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Title: Investigating the ecology, diversity and distribution of cord-forming fungi in Great Britain
Author: Wallis, Kirsty K.
ISNI:       0000 0004 5361 9181
Awarding Body: University of Oxford
Current Institution: University of Oxford
Date of Award: 2014
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Cord-forming fungi (CFF) are an assemblage of saprotrophic fungi which can use complex foraging organs of longitudinally arranged hyphae to join up disparate substrates in a patchy resource environment. Their importance to woodlands lies, mainly, in their ability to modify nutrient cycling and soil structure. Therefore, in order to enable woodlands to continue to thrive in terms of their health and ecosystem function, it is necessary to understand the factors contributing to the establishment, success and diversity of this group. Whilst work to date on CFF has focussed on their physiology and interactions in laboratory conditions, little work has been carried out on their taxonomy and establishment/presence in the field. The work in this thesis begins to address these crucial unanswered questions in CFF ecology. By carrying out investigations at a range of scales, from phylogenetic analysis to UK wide Species Distribution Modelling, this thesis reaches a number of surprising results with potentially important implications for woodland management. This is most evident in Chapter 3 where our hypothesis that fungal communities develop over time in plantations of different woodland ages was disproved, illustrating that even 13 years after planting, fungal communities in plantations on ex-agricultural land had not begun to reach those in established ASNW. These unexpected results continue into Chapter 4, where the thesis demonstrates that dominant canopy species has a greater impact on community composition than any other woodland factor. Chapter 5 continues this theme, by showing that removal of invasive species is not always beneficial for the cord-forming fungal communities, especially if it involves removing the woody substrate. The work described, detailed and analysed in this thesis has initiated further investigations, proposed changes to woodland management practices and laid the foundations for future work relating to CFF and their role and function in British woodlands.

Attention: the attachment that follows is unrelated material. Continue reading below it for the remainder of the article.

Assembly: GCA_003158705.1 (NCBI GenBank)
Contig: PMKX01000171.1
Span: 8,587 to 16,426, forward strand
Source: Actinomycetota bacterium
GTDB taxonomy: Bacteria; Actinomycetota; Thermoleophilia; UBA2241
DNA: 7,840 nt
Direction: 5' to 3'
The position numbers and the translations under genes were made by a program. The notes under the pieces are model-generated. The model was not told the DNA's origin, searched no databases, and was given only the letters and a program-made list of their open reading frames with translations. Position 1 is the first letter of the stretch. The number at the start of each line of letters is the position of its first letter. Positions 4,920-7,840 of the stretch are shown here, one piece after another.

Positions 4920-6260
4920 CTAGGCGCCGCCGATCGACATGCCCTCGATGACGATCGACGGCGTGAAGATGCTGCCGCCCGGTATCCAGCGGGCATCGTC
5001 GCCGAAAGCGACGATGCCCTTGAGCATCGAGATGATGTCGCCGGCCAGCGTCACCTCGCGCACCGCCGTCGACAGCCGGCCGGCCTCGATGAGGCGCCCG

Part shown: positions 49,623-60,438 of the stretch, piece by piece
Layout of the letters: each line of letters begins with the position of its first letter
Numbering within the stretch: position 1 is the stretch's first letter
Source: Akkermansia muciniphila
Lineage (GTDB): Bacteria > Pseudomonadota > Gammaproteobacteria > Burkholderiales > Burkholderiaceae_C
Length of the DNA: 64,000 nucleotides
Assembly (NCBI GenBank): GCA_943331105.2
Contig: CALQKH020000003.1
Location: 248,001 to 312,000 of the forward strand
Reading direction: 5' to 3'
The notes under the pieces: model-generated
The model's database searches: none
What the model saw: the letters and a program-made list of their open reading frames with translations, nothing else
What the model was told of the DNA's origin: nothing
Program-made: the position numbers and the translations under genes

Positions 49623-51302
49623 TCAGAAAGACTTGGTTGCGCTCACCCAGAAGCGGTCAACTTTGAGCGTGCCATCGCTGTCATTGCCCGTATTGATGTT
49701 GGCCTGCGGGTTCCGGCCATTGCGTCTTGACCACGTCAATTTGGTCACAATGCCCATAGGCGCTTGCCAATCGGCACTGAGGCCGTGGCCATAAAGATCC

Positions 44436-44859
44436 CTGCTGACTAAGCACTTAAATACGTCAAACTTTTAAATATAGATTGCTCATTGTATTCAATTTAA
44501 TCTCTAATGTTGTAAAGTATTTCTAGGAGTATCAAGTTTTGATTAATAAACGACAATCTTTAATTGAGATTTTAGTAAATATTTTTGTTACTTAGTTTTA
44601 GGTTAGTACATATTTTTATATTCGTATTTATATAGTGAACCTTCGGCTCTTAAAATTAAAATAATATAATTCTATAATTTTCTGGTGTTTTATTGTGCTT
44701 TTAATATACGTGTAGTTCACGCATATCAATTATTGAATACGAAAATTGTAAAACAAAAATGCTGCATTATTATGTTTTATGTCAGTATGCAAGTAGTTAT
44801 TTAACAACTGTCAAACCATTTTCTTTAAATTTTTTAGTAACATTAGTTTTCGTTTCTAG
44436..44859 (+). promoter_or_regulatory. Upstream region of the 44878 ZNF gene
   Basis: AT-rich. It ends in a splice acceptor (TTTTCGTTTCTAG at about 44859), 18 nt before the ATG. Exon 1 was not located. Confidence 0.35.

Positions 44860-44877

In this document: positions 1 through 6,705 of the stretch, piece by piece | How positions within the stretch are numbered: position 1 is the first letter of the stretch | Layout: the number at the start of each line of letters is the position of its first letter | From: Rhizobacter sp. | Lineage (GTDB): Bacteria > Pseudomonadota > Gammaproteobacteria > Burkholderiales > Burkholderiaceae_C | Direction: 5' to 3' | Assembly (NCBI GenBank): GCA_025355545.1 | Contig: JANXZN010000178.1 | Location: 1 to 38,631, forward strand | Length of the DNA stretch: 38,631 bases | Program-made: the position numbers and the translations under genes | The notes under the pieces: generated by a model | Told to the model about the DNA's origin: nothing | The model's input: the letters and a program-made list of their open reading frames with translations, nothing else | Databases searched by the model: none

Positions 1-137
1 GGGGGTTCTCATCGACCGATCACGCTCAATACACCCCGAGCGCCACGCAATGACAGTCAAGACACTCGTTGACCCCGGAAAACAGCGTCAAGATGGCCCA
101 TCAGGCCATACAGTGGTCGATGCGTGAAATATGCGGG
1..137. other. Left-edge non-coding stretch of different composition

Supervisor: Brown, Nick; Hemery, Gabriel Sponsor: Not available
Qualification Name: Thesis (Ph.D.) Qualification Level: Doctoral
EThOS ID:  DOI: Not available
Keywords: Evolution,ecology and systematics ; Biodiversity ; Phylogenetics ; cord-forming fungi ; ecology ; forest ecology ; species distribution modelling ; restoration ; regeneration